Study Guide

Sunset Boulevard Summary

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Sunset Boulevard Summary

Meet Joe Gillis. He's dead. And floating in a pool.

How did this happen? Well, his disembodied voice leads us back in time and gives us the skinny. 

Joe is a screenwriter, trying to make car payments and expenses. Unable to find work or get a loan from his movie business friends, he decides to quit L.A. and go back to Ohio—but two repo men chase him before he can leave. He hides his car in a driveway to a mansion, which appears abandoned. But, in fact, it belongs to Norma Desmond, a former silent era movie star who is extremely proud and narcissistic and just shy of stone-cold crazy.

Norma ends up letting him stay at her place after he offers to help edit the screenplay she's been writing. Norma's servant, Max, explains the world within this "grim sunset castle" to Joe, and turns him into a live-in guest at the mansion. Norma gives Joe gifts and gradually falls in love with him, until she throws a New Year's Eve party and openly tries to make him hers once and for all. Joe refuses and runs off to another party, but is forced to return when Norma makes a suicide attempt. He relents and sleeps with her, becoming her kept-man.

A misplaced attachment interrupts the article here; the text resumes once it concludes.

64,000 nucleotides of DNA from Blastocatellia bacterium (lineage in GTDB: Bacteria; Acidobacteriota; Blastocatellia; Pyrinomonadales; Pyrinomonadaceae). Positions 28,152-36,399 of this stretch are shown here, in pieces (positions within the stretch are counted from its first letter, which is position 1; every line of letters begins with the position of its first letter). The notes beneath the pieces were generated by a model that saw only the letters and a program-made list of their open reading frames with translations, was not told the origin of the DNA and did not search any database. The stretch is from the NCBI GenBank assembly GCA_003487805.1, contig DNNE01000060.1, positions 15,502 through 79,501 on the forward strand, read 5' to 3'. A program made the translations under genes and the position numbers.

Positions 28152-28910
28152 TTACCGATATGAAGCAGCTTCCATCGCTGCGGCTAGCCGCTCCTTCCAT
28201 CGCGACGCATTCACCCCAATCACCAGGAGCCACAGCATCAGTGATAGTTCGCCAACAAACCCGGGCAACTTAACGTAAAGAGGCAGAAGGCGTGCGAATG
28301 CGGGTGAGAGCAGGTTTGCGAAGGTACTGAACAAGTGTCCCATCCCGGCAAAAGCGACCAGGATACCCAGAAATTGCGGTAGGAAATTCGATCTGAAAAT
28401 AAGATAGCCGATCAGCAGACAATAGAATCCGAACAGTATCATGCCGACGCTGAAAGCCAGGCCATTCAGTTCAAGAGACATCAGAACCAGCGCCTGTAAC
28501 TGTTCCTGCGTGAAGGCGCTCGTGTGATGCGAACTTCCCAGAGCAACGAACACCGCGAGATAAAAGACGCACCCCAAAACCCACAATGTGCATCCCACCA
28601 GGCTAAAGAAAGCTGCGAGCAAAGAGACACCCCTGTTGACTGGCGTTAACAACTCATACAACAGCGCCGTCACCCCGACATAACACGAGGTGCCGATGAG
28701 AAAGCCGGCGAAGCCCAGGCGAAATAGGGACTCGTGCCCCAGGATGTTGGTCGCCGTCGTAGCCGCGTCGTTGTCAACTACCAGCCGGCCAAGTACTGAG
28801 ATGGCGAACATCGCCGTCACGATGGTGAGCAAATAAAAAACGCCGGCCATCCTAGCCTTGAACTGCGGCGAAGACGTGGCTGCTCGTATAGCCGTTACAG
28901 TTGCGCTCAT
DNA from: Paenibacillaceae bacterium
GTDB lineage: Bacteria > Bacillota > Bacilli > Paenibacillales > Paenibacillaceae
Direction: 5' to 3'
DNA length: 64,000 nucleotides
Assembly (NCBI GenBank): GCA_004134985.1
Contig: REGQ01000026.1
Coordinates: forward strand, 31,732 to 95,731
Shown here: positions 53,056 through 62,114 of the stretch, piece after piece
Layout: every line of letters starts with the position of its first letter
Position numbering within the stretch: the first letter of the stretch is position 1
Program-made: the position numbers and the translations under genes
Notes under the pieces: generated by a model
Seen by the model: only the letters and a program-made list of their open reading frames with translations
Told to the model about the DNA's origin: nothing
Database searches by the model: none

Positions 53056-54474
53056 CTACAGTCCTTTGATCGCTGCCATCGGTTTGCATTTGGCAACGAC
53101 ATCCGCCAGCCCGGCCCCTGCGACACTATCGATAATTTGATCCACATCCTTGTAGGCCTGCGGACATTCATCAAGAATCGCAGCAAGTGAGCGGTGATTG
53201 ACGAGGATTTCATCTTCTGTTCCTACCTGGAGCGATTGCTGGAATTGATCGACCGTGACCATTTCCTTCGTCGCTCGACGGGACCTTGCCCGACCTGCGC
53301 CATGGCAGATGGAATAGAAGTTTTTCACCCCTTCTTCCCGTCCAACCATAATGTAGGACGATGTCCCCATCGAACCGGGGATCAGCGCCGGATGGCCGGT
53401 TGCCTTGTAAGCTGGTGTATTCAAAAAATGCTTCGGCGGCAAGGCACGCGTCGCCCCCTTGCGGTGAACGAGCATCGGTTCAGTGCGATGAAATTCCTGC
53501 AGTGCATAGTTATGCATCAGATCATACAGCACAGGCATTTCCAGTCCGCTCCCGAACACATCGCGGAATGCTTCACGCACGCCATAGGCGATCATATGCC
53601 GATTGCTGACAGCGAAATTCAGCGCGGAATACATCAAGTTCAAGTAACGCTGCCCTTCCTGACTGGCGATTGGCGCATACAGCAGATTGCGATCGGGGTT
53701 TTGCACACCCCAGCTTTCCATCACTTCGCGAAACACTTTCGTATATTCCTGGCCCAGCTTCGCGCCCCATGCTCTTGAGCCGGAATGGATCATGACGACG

But Joe is restless to escape. While Norma labors under the delusion that the famous (in real life) director Cecil B. DeMille will be making her screenplay into a movie—even visiting DeMille at Paramount—Joe secretly starts working on a screenplay with Betty Schaeffer, a script reader and the girlfriend of one of his friends, Artie. Joe and Betty start to fall in love, but Norma discovers their screenplay and catches the jealousy bug. She phones Betty and hints at the true nature of her relationship with Joe. Joe invites Betty over and tells her the truth, asking her to leave and marry Artie and have a nice life. 

Norma thinks she's won.

Not so much. 

Joe plans to leave her, too, and head back to the simpler life he left in Dayton, Ohio. Before he goes, he tries to tell Norma that there's nothing wrong with getting old and losing her celebrity, and that Cecil B. DeMille isn't really making her script into a movie. When he tries to leave, Norma murders him with a revolver, leaving his body in the swimming pool where it fell. The next day, reporters and policemen arrive, and Norma flies into total madness, thinking she's acting in her movie directed by DeMille. She ends by performing a deranged looking close-up for the assembled news cameras at the crime scene...

...And we all have nightmares for many nights to come.

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